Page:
Charles Sheeler: Fashion, Photography, and Sculptural Form

James A. Michener Art Museum

2015
$300,000

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Charles Sheeler (1883-1965), Bobbe Arnst, Vanity Fair, July 1, 1928. © Condé Nast.

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Charles Sheeler: Fashion, Photography, and Sculptural Form, installation view, James A. Michener Art Museum, 2016. Photo by Dara N. King.

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Charles Sheeler (1883-1965), American Interior, 1934, oil on canvas, 32 ½ x 30 in. Photo courtesy of Yale University Art Gallery.

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Charles Sheeler, Barn Abstraction, 1946, tempera on paperboard, 21 1/2 x 28 3/8 inches, collection of Joseph P. Carroll and Dr. Roberta Carroll. Photo courtesy of Forum Gallery.

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Charles Sheeler: Fashion, Photography, and Sculptural Form, installation view, James A. Michener Art Museum, 2016. Photo by Dara N. King.

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Worth, Evening Dress, 1924-27, ivory satin, silver metallic machine-made lace, mine-cut brilliants. Photo courtesy of the Museum of the City of New York.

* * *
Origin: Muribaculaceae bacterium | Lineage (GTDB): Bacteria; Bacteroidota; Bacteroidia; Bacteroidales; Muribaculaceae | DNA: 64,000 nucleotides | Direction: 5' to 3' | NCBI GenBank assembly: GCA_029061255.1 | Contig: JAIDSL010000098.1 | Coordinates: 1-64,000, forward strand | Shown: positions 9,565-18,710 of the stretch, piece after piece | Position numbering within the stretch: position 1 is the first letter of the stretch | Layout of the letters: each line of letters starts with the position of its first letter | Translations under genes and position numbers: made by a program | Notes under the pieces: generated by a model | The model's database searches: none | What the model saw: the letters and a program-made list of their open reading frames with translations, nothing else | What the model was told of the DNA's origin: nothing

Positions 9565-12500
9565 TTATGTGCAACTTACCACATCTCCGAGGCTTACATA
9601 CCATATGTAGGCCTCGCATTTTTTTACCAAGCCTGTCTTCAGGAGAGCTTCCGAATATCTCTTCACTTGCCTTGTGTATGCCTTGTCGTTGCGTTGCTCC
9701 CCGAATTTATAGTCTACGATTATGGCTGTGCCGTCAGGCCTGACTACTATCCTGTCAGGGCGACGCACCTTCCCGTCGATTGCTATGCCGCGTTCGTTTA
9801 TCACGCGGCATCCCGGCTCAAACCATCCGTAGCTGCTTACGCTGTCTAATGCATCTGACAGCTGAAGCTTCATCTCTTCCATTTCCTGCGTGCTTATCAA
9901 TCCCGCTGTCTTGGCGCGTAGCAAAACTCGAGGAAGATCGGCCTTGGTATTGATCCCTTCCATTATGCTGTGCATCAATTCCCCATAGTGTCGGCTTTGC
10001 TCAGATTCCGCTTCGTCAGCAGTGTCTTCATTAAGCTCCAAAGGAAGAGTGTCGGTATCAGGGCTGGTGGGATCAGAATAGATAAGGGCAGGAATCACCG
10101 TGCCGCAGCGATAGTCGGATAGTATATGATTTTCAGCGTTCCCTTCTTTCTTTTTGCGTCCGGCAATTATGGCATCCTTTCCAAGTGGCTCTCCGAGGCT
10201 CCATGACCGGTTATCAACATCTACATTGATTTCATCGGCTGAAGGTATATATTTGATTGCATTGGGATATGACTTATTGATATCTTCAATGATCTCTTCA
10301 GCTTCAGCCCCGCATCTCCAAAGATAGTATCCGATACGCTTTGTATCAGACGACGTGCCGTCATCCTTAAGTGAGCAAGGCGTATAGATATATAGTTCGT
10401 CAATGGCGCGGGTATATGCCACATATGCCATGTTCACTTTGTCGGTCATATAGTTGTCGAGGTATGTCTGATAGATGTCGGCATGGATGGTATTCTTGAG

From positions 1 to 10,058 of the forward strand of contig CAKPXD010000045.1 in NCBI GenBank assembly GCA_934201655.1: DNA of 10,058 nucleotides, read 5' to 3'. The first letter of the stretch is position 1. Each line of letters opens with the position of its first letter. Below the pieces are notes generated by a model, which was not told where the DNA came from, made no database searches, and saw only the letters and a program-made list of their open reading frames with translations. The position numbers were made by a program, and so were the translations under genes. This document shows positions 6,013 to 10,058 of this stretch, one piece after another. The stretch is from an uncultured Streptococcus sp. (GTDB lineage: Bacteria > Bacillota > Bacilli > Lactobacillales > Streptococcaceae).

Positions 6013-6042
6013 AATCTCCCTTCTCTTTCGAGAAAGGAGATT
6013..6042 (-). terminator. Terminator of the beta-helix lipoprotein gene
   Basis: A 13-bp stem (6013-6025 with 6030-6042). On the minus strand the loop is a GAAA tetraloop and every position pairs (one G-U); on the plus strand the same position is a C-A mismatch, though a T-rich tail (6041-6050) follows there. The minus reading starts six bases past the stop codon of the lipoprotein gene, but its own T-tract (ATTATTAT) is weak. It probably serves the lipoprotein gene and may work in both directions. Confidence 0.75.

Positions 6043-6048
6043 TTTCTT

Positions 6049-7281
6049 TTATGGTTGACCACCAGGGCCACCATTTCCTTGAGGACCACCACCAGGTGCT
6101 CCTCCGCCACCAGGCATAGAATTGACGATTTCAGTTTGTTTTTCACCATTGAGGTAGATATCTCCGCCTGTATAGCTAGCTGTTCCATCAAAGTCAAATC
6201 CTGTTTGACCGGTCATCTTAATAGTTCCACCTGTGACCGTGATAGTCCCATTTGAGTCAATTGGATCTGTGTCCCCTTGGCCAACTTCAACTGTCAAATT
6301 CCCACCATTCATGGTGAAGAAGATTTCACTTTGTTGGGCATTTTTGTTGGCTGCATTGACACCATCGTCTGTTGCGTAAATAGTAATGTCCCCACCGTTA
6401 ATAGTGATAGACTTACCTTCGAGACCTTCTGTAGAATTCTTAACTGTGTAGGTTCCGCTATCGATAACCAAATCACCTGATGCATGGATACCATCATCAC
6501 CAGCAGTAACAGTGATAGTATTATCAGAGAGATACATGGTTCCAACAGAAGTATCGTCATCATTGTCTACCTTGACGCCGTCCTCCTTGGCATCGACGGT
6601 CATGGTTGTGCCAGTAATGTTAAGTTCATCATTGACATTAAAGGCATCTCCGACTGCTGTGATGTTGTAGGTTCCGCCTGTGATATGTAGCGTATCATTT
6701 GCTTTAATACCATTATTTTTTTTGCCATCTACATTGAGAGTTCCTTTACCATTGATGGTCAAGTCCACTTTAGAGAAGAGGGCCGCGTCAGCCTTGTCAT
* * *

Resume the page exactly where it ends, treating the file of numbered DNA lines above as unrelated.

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Charles Sheeler: Fashion, Photography, and Sculptural Form, installation view, James A. Michener Art Museum, 2016. Photo by Dara N. King.

The James A. Michener Art Museum will bring to light an untapped aspect of the Philadelphia region's artistic heritage with an exhibition of painter and photographer Charles Sheeler's little-known fashion photography created for Condé Nast between 1926 and 1931—a body of work that significantly informed the aesthetic vision of one of American modernism's founding figures. Trained in an impressionist approach to landscape painting, Sheeler experimented early in his career with compositions inspired by European modernism before developing a linear, hard-edged style now known as Precisionism. While working in this mode, he produced powerful images of the Machine Age: skyscrapers, factories, and locomotive engines. Through a collection of paintings, photographs, Sheeler's own textile designs, and mannequins styled in original fashions that replicate his photographic strategies, the exhibition and catalogue will enable visitors to make connections between Sheeler's photographic experimentations at Condé Nast and how the artist translated this work into the industrial paintings and photographs that established his career.


Additional unrestricted funds are added to each grant for general operating support.